How can you make your online studio space the very best it can be?

Pulling together a good online production for your viewers can be tricky, and your inner critic might even compare your video to those of the bigger online studios that make it look so effortless. Achieving a professional-quality video is difficult without the professional team (and budget) to pull it together, but there are some hacks that you can try yourself.

Let’s take a look at some quick tips you can implement right away to improve your video quality for online teaching.

The Space

  • Choose a space to film from with either good natural light (to the side or behind your camera is best) or a space that you can light up well with some extra lighting.
  • Clear away any clutter from the background; whatever is in the shot should be easily visible, and the space should be neat and clear of personal stuff. 
  • Some well placed decor can be nice, as long as it doesn’t compete for space with you – your viewers need to be able to see you clearly. 
  • A blank, light coloured wall behind you is the perfect backdrop.
  • Have your camera shot set to landscape – the horizontal angle will take in the length of your space and allow you room to move around.
  • Place the camera at about waist-height, and 8 feet away. If your space is too small to accommodate this, you can get a lens adapter which will widen your shot in a smaller space. 

The Tech 

  • Your internet connection is the most important element of a good online experience so be sure it is stable by disconnecting any other devices that might try to use it during your session, and connect to ethernet whenever possible to ensure you have the best possible bandwidth.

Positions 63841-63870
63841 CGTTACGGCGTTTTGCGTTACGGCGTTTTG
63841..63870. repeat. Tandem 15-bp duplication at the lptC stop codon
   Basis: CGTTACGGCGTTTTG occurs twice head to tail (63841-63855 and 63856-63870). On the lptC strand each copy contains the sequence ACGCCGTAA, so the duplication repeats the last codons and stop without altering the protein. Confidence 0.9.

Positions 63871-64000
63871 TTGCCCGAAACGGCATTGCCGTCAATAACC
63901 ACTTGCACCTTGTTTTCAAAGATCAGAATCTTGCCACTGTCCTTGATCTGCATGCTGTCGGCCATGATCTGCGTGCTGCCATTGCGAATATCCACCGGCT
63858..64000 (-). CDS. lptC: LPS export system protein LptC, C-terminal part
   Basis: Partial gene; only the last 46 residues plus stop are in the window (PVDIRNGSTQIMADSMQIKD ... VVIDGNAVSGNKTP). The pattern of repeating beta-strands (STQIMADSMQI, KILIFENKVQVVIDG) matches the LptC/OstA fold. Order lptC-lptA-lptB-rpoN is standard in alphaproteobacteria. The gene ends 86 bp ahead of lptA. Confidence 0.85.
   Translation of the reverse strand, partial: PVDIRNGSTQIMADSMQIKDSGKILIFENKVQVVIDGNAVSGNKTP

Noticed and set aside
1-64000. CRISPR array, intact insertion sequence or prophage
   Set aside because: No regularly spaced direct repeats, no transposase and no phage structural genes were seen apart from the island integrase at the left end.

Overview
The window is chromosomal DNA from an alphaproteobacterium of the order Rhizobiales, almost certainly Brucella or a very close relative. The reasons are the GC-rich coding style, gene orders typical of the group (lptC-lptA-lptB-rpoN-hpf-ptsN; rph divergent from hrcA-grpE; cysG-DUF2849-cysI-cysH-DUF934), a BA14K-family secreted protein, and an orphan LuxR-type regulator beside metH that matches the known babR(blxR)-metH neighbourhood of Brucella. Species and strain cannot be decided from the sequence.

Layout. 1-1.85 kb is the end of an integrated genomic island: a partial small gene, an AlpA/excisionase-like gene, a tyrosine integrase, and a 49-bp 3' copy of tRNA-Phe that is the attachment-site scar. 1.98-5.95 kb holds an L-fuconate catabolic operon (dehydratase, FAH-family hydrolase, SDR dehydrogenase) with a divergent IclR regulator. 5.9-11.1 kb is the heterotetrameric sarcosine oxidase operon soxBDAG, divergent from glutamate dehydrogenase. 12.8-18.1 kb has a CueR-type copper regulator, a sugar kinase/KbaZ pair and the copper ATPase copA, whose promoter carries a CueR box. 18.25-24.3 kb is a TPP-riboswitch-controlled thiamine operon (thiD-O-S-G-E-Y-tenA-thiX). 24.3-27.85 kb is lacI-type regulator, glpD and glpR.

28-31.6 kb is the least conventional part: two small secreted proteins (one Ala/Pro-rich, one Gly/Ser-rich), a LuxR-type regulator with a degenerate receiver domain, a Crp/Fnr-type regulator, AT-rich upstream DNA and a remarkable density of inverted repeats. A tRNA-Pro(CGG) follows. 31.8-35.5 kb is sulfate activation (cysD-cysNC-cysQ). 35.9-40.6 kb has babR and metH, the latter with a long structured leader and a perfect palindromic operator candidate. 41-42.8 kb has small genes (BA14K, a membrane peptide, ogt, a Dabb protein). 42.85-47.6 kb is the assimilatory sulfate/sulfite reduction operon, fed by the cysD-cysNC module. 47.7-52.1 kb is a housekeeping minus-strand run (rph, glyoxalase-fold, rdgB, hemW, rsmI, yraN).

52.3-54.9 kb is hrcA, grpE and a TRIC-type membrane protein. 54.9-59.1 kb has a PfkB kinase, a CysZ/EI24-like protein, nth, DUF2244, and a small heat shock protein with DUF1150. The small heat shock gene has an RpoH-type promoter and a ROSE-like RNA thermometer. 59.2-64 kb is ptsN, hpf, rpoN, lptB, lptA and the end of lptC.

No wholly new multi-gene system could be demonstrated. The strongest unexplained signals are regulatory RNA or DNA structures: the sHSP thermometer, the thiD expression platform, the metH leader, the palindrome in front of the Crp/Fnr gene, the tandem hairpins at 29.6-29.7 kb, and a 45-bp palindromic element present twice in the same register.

• Second in importance to the internet connection is your audio – if you are going to invest in one piece of tech, start with a microphone. Being heard by your students is crucial and microphones don’t have to break the budget. We have a great article on pros and cons of different types of microphones here.
  • If you are using a cell phone camera to film, the actual camera lens is a better option than using the face-forward setting. So, consider turning your phone away from you, and put a ring sticker around the lens of the camera to direct your gaze right to your viewers.
  • If your classes are hybrid (both live and recorded) try to record with a separate device, as the video conferencing recordings rely on your internet speed which can mean lower audio and visual quality.

The Prep

  • Prior to your class, mitigate any potential disruptions – doorbells, noisy pets, playful kids – so that nothing interrupts your class. 
  • Be ready in your space in plenty of time, so you are not preoccupied or flustered when your clients join you.
  • Get online early to check your own set up, and so your clients can check theirs and settle in. 
  • Have a script ready as a short introduction for the class, noting upcoming classes as well as what they need and what to expect from the session.
  • Press record, if you need to – forgetting this can be a time-costly mistake!
  • Speak clearly, slow down your instructions from your in-person sessions, to allow for any time lags on your internet.

After Class

  • If the setup worked well, take a picture of it so you know how to easily set up next time.
  • Watching yourself on playback is the best way to fine-tune your offerings, both in terms of the shot, the lighting and the sound, as well as your style and how you came across. 

Watching yourself back on video can be difficult but bear in mind that your audience connects to you as a real person in a real place so having bloopers, mistakes and unexpected interruptions can – to some extent – personalize your videos and make your online space more welcoming.

Here at OfferingTree, we have been helping our users teach online for a while now and they have shared their wisdom with us and helped us grow our software with their feedback. If you have any questions or feedback for us, please let us know at

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